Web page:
2. What effect does the capital that is flooding the insurance distribution system have on the value of my firm’s equity? It is hard to believe, but record-low interest rates and ever-increasing demand for insurance brokers are leading to an increase in equity values, even in the middle of a recession. For firms that are looking to mitigate their equity value risk, there has never been a better time to take some chips off the table. Firms are currently able to sell for historically high prices to buyers that have best-in-class capabilities and are growing through this crisis. Also, the equity growth of many well-capitalized buyers far exceeds the growth most independent firms could ever hope to achieve on their own.

The purpose of these two questions is to shine a light on what underperformance, excuses and inaction cost firm owners in terms of real value. If we do enter a double-dip recession, the opportunity to take advantage of the current state of the market could be lost. For far too many firms, the COVID-19 crisis is a scapegoat for decades of bad habits. For the top performers, it has been the catalyst to propel them to new heights.

The author

James Graham is vice president of MarshBerry. Contact him at or (949) 272-0351.


As of September 30, 2020, 436 M&A transactions were announced in the United States. The market is continuing to keep pace with the hot deal activity we have seen in years past, with the total deal count year to date showing only a 2.9% decrease compared to the number of deals that were announced at this point last year.

Private capital-backed buyers remain at the forefront of this deal activity, completing 65.4% of all announced transactions. Independent firms accounted for 74 (17.0%) of the436 announced deals, which is consistent with the activity we have observed in this buyer segment so far in 2020. Additionally, public brokers and insurance companies have been responsible for 9.2% and 3.4% of the total deal count, respectively.

Notable Q3 activity

On September 17, State Farm Mutual Automobile Insurance Company agreed to acquire 100% of GAINSCO Inc.’s stock for $400 million in cash. GAINSCO is the holding company for MGA Insurance Company and specializes in minimum-limits personal auto insurance. The transaction is slated to close in early 2021, pending regulatory and shareholder approval, and marks State Farm’s first acquisition of an insurance company in its 98-year history.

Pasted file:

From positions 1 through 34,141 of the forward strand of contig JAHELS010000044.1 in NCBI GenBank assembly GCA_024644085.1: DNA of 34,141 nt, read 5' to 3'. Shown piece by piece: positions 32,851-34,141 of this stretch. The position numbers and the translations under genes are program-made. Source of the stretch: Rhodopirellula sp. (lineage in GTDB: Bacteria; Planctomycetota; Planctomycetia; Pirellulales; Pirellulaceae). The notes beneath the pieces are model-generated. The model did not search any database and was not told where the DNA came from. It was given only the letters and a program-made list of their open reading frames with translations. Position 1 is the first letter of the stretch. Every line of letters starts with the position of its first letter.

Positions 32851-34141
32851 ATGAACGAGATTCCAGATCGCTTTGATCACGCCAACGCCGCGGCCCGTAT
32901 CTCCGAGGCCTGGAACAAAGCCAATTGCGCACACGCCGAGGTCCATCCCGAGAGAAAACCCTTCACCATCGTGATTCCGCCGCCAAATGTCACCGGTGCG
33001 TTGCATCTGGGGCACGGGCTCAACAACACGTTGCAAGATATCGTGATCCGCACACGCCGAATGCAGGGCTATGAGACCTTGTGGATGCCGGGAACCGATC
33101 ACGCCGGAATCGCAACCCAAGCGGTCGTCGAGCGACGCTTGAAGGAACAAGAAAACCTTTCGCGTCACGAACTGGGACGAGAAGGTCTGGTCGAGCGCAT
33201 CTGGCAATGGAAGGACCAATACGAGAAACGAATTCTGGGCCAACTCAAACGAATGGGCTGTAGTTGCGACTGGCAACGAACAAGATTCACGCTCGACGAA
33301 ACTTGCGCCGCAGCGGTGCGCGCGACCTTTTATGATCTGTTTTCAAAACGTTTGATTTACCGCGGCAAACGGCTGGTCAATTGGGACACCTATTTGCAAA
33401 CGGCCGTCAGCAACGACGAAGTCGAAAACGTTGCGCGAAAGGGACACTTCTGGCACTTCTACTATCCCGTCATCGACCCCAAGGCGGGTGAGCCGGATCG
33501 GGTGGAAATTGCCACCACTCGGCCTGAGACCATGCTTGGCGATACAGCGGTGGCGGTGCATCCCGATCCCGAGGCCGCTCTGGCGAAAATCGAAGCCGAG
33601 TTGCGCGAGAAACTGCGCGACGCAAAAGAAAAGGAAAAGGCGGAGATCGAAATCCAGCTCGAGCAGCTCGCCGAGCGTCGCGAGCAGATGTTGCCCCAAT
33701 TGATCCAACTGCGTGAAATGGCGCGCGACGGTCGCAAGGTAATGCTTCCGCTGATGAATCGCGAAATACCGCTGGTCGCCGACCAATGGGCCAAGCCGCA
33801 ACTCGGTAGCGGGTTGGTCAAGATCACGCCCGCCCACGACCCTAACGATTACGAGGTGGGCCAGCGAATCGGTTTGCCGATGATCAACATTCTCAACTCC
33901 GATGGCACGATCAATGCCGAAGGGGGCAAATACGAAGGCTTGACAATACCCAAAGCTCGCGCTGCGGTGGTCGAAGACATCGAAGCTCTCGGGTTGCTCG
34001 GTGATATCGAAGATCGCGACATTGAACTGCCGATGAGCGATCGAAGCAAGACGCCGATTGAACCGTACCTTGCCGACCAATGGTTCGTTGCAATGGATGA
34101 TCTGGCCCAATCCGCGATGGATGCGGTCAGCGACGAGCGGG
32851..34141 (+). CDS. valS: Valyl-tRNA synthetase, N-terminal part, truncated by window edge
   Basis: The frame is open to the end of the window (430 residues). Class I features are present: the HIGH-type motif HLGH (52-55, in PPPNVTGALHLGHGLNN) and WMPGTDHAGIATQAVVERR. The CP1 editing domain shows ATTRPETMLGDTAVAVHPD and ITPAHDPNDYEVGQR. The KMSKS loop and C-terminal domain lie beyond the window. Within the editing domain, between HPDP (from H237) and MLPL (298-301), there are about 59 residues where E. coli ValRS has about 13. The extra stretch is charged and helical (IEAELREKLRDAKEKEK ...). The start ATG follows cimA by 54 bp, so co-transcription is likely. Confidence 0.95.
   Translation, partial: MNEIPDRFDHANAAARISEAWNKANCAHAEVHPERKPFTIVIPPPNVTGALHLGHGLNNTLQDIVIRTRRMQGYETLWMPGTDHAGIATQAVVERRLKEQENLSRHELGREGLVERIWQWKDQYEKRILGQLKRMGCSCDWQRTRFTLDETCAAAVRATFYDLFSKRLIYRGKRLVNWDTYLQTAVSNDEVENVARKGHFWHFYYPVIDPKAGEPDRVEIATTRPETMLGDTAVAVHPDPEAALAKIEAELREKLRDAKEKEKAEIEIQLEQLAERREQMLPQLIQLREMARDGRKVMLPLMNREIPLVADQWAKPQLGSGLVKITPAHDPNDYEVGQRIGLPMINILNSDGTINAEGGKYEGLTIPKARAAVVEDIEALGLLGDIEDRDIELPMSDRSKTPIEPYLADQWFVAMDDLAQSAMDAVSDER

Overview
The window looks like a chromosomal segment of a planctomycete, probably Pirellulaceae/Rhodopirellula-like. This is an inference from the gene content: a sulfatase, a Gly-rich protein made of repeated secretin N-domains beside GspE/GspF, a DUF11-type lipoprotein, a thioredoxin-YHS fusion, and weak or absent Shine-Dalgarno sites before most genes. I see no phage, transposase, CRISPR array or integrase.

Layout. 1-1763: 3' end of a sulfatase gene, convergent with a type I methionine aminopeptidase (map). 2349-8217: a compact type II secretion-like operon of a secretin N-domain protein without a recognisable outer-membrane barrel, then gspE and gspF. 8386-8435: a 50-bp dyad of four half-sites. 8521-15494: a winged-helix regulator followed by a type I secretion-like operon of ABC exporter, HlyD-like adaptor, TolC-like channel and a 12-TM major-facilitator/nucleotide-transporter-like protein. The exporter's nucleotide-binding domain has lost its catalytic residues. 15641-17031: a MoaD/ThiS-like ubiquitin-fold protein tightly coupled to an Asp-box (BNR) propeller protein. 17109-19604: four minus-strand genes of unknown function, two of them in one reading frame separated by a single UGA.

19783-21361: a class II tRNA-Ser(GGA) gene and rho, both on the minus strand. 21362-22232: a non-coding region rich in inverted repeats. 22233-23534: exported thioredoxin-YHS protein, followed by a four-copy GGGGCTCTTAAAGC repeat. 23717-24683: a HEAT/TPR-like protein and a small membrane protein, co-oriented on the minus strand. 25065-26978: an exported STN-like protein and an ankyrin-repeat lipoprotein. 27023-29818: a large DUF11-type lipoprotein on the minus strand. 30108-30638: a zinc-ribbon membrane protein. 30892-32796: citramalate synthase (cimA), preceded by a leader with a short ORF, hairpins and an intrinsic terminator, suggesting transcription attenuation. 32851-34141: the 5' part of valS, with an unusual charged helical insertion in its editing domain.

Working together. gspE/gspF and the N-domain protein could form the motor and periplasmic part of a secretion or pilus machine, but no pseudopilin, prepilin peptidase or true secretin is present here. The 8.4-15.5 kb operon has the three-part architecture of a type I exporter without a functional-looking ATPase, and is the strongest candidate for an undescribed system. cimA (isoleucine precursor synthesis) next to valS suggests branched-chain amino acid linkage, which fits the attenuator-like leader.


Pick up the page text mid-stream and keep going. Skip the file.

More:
On September 22, AssuredPartners Inc. announced its acquisition of People’s United Insurance Agency, Inc., from People’s United Bank for a reported $120 million. The purchase price reflects a 3.7x multiple of LTM revenue. This transaction represents an effort by People’s United Bank to focus resources on its core banking capabilities, in addition to monetizing its investment in PUIA.

Investment banking services offered through MarshBerry Capital, Inc., Member FINRA, Member SIPC and an affiliate of Marsh, Berry & Company, Inc. 28601 Chagrin Boulevard, Suite 400, Woodmere, Ohio 44122 (440.354.3230)

Disclosure: All deal count metrics are inclusive of completed deals with U.S. targets only. Scorecard year-to-date totals may change from month to month should an acquirer notify MarshBerry or the public of a prior acquisition. Statistics for 2020 are preliminary and may change in future publications. Please feel free to send announcements to M&

Source: S&P Global Market Intelligence,, and other publicly available sources.

Related Articles






Philadelphia Let's Talk - Click Here

Spread The Word & Share This Page

Trending Tweets